The growing #metoo movement has brought long-standing issues of workplace harassment to the forefront of the worldwide cultural discussion. Now London-based startup Vault has designed a blockchain-powered technology to reinvent the way harassment is recorded and reported.
Vault allows users to record workplace harassment experiences, store evidence and personal memos — all with complete control over the information stored in their Vault. Once each case is recorded, the user is notified if the alleged offender’s name is deposited in Vault by other users. Vault also connects the user to the appropriate internal personnel at their organization.
Vault argues that workplace harassment is unreported and unacknowledged, mostly because of low trust levels of individuals in the system, and that these cases take their toll on the wellbeing of employees and the organization as a whole. We spoke with co-founder and CEO Neta Meidav at UNLEASH London about the inspiration for the company and where it’s headed next.
Vault is the world’s first blockchain-powered counter-harassment platform built for the workplace. Vault creates a digital space for people to report any harassment or bullying incident they’ve experienced at work. It allows them to identify whether they’re part of a larger pattern by the same harasser, therefore empowering them to take action. We also create reporting channels straight to the right person at HR, to empower employees with the most innovative tool out there for counter-harassment.
First, because of the blockchain features, it’s tamper-proof and no one has access to it other than the employee. So employees can really trust the system. Second, the fact that people can use our system to identify whether they’re part of the same pattern by the same harasser is a major enabler for people to come forward, because we know there is strength in numbers. Third, we allow people to choose whether they want to be part of a collective reporting action and send their complaints together to HR, while still safeguarding everyone’s’ identity. Finally, a secure channel to HR means that people don’t need to worry about who can see that they’ve actually came forward with a complaint.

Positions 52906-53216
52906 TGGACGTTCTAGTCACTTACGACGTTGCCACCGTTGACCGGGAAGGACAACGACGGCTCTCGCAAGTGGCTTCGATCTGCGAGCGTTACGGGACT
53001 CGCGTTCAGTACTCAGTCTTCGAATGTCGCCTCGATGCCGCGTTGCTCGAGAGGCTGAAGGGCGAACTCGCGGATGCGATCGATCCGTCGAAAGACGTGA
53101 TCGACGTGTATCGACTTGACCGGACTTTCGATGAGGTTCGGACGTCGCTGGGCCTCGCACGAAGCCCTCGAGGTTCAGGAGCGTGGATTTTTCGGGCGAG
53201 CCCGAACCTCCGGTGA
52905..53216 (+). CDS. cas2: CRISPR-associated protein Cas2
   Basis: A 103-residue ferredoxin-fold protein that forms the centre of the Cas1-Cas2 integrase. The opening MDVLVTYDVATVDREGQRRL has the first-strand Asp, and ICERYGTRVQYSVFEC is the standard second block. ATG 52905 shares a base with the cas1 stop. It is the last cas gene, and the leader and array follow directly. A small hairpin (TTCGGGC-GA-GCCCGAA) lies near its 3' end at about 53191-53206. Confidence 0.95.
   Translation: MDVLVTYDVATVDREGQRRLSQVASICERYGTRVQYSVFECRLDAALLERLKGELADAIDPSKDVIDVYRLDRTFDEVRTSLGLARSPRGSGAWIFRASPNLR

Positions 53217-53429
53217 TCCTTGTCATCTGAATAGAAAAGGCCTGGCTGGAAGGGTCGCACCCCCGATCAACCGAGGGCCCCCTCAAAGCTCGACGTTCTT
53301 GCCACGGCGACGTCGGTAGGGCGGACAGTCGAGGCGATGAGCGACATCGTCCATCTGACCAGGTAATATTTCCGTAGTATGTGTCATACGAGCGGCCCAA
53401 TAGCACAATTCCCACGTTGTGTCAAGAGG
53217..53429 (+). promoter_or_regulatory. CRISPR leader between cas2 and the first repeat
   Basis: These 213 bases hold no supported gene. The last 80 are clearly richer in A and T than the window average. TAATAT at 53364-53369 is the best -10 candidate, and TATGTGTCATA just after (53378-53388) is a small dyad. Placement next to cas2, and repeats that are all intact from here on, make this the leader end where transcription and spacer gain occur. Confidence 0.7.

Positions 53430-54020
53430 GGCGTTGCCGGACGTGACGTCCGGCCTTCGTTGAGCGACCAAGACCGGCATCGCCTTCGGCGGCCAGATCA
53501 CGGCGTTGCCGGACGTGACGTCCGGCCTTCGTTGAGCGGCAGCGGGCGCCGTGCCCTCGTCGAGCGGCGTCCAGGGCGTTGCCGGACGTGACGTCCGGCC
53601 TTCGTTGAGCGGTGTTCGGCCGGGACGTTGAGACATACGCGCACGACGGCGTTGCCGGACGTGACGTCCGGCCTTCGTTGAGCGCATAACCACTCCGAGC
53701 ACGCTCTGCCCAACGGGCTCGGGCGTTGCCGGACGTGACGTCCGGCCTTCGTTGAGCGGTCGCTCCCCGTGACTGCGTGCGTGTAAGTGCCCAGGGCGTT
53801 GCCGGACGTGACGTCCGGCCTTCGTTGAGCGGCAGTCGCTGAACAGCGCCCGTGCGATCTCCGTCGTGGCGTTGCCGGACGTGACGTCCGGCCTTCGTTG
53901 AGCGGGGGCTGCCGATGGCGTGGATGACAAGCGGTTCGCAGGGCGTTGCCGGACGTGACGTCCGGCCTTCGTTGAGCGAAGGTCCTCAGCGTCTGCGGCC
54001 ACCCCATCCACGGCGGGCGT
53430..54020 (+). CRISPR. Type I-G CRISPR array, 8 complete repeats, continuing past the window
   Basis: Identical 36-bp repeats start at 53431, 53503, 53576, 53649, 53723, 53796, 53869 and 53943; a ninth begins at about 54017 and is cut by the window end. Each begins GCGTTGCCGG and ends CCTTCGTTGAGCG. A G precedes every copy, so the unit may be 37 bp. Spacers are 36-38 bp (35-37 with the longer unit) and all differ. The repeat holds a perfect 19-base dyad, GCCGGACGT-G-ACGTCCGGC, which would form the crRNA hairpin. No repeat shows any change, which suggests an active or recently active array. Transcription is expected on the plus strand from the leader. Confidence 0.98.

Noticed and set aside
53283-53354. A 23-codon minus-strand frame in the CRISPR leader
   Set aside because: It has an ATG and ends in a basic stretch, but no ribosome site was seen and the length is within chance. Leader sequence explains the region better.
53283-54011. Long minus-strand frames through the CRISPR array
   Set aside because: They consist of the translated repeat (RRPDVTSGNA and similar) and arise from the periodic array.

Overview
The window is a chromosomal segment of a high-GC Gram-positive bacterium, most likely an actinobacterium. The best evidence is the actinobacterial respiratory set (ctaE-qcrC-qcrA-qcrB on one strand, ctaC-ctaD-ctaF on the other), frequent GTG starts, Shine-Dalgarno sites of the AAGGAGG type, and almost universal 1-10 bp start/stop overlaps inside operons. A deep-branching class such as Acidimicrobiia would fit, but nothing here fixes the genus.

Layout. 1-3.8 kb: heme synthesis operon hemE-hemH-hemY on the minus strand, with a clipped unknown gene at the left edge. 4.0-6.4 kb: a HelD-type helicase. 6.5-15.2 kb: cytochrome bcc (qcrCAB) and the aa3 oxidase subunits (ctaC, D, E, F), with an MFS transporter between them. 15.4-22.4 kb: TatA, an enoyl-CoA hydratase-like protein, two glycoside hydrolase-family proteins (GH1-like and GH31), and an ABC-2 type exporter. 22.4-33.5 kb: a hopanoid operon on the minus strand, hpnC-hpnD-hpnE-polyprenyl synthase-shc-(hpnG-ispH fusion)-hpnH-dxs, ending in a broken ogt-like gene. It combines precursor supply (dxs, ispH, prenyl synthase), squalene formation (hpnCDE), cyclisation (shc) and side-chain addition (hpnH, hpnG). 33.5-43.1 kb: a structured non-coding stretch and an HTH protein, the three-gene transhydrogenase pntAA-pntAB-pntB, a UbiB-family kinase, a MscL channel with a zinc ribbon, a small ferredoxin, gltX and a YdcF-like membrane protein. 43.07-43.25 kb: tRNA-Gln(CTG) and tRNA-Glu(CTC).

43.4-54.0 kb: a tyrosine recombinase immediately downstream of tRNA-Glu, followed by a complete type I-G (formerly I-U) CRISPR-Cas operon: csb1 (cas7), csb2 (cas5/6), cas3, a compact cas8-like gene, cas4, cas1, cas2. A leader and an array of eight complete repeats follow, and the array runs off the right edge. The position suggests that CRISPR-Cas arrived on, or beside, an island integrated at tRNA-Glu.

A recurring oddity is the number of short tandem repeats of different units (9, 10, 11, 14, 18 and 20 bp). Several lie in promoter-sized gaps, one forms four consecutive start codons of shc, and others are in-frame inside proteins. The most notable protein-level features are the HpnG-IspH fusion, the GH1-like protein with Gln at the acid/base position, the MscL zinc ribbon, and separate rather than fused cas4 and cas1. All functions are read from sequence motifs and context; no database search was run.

We founded Vault last year at the very beginning of the “me too” campaign. The campaign really highlighted that there is a problem with not only the fact that harassment is so endemic in the workplace but also that recording systems worldwide are broken and inadequate. That’s the reason these stories are spilling out, because people don’t trust the reporting channels in HR in their own organizations.
We want to finish our pilot program and start enrolling the systems within big corporations. We’re aiming to work with corporations with more than 1,000 people. We’re hoping to target the media and tech sectors first.
I love the Actiview one; I love general AI. I love the use of artificial intelligence coming alongside blockchain. It’s one of the most important technologies of our time. I love seeing that in use.
I was working in my local burger shop. Technology was nowhere to be seen. We’re moving to a digitized world. It’s exciting and it creates possibilities that just weren’t there when I started working some time ago.
Another major difference is that the market today is far more flexible. People move around. People therefore have expectations for their employer and employers are starting to compete amongst themselves on what they offer to employees. When I started working 20 years ago it was very much still the world of people who would find a career for a lifetime and stick to it. We’re in a different world right now.